ZAGREB, March 6 (Reuters) - Croatia’s indebted Agrokor expects to have debt settlement terms ready by April 10, the head of the crisis management team now running the food group said on Tuesday.
Agrokor, the largest private company in the Balkans with some 60,000 staff, was put under state-run administration last April for 15 months after the firm buckled following a rapid expansion programme that left it weighed down by borrowing.
“In the coming weeks, starting from tomorrow (Wednesday), we will have regular meetings with creditors with a goal to have settlement terms defined by April 10,” the head of the state-appointed management, Fabris Perusko, told reporters.
The restructuring process with creditors aims to put Agrokor back on a sustainable debt and equity footing. Creditors include foreign and local banks, bondholders and suppliers.
Perusko said that, once settlement terms had been reached, creditors would vote on the deal before July 10, the legal deadline for avoiding bankruptcy. Two thirds of the creditors must support the deal to make it valid.
“I’m sure we will reach a deal as it is in the best interest of the creditors. That’s the only way for them to retrieve part of the funds invested. Our challenge is to find a good balance between the creditors’ views, as some write-offs are unavoidable,” Perusko said.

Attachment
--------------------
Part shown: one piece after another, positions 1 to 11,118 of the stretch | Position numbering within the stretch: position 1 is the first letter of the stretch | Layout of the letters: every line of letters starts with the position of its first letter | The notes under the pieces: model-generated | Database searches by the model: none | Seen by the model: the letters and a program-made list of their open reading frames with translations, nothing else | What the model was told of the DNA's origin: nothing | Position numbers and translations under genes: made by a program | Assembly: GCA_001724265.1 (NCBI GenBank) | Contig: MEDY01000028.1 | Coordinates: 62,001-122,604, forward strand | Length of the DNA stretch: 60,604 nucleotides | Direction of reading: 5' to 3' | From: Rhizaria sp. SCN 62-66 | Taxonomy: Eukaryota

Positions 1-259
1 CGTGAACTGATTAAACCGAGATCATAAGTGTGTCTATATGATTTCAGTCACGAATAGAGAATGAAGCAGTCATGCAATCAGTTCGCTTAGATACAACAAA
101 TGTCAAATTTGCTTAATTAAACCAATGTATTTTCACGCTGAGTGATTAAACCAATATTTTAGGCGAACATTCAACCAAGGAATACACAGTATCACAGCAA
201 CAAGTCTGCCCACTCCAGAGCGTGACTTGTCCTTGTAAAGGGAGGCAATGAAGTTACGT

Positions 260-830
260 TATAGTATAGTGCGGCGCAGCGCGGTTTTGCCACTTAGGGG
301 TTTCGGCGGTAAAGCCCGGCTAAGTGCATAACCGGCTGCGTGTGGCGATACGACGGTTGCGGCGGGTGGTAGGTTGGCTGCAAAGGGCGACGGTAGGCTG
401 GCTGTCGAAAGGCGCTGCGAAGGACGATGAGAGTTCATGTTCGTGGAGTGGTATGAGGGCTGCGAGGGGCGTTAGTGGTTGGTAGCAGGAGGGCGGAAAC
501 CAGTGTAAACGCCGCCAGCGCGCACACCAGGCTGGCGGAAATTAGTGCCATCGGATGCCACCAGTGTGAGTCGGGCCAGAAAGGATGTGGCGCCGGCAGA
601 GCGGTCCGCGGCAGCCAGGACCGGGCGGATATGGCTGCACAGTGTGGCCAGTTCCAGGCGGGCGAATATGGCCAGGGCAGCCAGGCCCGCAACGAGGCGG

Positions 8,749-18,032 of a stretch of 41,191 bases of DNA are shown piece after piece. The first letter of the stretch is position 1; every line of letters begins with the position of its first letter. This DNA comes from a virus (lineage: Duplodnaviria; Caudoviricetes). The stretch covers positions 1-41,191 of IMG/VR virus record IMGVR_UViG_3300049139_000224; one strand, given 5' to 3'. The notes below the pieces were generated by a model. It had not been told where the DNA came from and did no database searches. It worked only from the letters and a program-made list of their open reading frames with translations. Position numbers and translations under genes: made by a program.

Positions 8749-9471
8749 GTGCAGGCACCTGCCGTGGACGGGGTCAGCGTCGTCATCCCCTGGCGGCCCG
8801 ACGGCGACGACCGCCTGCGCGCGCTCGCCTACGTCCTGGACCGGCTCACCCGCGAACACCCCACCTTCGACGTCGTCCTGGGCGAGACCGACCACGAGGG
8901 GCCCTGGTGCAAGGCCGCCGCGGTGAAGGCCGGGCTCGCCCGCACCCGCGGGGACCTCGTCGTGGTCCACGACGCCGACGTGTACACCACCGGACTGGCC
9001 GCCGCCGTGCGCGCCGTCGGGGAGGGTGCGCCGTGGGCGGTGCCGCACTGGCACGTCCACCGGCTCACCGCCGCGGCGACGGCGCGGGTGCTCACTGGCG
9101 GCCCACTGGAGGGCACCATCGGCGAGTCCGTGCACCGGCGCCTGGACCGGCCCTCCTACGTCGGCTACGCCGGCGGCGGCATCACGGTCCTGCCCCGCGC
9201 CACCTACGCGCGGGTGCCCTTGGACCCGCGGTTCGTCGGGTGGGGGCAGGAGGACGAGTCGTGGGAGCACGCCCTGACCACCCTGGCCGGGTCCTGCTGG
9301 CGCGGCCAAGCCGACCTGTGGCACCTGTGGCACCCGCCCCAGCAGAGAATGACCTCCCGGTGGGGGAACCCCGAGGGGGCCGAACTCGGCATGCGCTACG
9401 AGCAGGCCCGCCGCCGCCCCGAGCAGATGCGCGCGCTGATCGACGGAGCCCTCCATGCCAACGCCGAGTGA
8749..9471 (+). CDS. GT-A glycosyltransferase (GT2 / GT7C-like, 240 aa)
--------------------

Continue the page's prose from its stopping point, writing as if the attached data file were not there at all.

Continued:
Claims against Agrokor total about 58 billion kuna ($9.68 billion), of which more than 26 billion kuna are disputed either by the crisis management or among the creditors themselves.
The biggest single creditor is Russia’s Sberbank whose claim of more than one billion euros ($1.24 billion) has been disputed by the previous crisis manager, who cited lawsuits filed by Sberbank outside Croatia to secure repayment.
“We are in talks with Sberbank and our positions are getting closer. It is our aim to get them back into the process,” Perusko said.
Perusko’s deputy Irena Weber said companies owned by Agrokor, including retail and food production firms, were operating well and in line with business plans, adding that this would support the firm in future after a settlement was reached.
Reporting by Igor Ilic Editing by Edmund Blair